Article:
The new plan for Afghanistan


President Obama speaking at West Point. (Image:

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In a speech at West Point last night, President Obama announced he will send 30,000 more troops to Afghanistan starting early next year. His rhetoric focused on both domestic and global security.

"America, we are passing through a time of great trial," said the President. "The message that we send in the midst of these storms must be clear: That our cause is just, our resolve unwavering. We will go forward with the confidence that right makes might, with a commitment to forge an America that is safer, a world that is more secure, and a future that represents not the deepest of fears, but the highest of hopes."

He balanced his announcement of a troop buildup with a pledge to begin withdrawing American forces in 18 months. The President said the new policy is designed to bring the war in Afghanistan to a successful conclusion, and he said the first new US forces will be on the ground by Christmas.

President Obama also stressed the importance of handing power over to local authorities: "It must be clear that Afghans will have to take responsibility for the security, and that America has no interest in fighting an endless war in Afghanistan."

Clare Lockhart, co-founder of the Institute of State Effectiveness, says the new strategy makes sense, based on General Stanley McChrystal's assessment over the summer of the deterioration in security and weakness in governance in Afghanistan, which allowed for the Taliban to return.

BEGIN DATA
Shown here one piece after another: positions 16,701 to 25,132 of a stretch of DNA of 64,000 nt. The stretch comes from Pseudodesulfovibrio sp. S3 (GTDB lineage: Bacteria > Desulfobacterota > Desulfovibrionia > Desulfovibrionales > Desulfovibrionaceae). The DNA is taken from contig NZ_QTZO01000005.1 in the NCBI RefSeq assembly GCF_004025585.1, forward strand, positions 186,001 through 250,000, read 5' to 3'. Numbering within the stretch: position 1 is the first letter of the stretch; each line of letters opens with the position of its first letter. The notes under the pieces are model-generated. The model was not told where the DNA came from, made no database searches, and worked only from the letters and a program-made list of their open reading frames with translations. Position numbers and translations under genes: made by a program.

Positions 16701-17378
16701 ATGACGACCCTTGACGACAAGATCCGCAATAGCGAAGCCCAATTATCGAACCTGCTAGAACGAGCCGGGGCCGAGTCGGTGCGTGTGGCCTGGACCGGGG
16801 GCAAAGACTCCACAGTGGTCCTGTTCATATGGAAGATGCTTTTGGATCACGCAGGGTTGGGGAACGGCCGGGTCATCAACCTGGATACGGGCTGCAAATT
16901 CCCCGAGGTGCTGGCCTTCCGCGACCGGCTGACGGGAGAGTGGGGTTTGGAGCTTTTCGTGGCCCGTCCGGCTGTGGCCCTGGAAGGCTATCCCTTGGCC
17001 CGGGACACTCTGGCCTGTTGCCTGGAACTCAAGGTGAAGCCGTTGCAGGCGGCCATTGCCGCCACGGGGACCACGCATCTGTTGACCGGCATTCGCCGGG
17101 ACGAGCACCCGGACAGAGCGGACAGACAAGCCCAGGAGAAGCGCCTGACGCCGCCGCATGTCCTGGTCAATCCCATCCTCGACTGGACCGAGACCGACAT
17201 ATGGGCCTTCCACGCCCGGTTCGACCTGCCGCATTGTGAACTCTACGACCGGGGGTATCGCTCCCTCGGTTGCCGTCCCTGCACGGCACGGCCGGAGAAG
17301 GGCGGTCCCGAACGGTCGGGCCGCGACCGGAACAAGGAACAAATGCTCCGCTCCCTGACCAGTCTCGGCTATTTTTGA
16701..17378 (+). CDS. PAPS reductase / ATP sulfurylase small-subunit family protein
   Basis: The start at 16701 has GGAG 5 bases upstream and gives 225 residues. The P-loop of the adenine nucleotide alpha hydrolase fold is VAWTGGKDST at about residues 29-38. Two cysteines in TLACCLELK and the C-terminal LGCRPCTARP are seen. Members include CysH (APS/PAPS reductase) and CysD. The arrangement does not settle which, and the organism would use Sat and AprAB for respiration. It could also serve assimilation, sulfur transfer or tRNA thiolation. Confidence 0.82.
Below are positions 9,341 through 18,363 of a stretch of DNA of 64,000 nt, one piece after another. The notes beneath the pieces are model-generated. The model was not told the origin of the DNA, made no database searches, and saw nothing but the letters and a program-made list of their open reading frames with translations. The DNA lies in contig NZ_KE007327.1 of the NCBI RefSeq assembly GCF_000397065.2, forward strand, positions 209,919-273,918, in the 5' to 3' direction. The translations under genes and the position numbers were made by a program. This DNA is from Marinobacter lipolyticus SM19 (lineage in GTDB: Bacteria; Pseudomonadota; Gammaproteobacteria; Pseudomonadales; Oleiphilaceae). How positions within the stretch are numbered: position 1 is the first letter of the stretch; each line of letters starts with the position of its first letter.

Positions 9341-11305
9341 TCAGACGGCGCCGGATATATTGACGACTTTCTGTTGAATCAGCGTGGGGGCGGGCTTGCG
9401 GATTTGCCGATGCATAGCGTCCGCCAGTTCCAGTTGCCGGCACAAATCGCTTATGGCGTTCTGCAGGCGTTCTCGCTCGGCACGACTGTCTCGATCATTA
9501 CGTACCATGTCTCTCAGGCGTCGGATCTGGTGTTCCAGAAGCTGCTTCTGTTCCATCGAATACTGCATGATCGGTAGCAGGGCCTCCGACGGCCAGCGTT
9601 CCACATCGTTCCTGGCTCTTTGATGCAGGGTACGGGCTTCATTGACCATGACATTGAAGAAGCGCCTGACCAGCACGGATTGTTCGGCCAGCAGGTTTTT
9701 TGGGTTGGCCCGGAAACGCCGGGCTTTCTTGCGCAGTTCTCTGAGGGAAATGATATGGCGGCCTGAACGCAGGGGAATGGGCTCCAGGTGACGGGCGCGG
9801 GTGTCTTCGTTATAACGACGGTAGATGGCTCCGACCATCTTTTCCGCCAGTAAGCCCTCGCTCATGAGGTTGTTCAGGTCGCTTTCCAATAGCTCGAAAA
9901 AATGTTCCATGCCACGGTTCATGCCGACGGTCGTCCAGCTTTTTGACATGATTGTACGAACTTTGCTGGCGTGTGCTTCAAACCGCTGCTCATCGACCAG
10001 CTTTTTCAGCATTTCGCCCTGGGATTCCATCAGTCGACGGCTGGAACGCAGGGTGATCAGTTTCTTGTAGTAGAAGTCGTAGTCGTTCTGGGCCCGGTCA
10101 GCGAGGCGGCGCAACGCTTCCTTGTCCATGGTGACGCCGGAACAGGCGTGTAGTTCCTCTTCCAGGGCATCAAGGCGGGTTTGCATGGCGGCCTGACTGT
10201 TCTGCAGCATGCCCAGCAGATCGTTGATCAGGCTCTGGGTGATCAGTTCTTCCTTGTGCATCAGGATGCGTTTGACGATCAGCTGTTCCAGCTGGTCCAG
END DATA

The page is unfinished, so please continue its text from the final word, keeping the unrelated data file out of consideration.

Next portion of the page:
"What was needed in effect is a security bridge," said Lockhart. "The Afghan forces can't take care of security in their own country, so the additional forces are going to provide that security bridge. But the real focus is going to be on two things: protecting the population in the meantime, and training up the Afghan national security forces."

Once Afghan security forces are able to take over, the US will begin an exit strategy that President Obama says he hopes to start in July, 2011.

Michael Gordon, military correspondent for "The New York Times," believes the timeline is really intended for the American public. This is a risk, he says, because for the Afghan public, this may not be what they need to hear.

"The notion of beginning the withdrawal in July 2011 -- although they don't say how long it would take or how quickly it would be carried out -- it's really aimed at the American public opinion. It's intended to really shore up, I think, his Democratic base and convey that the war's not open-ended.

"The risk is that people in Afghanistan might read this as an indication that the Americans are only there for a short period."

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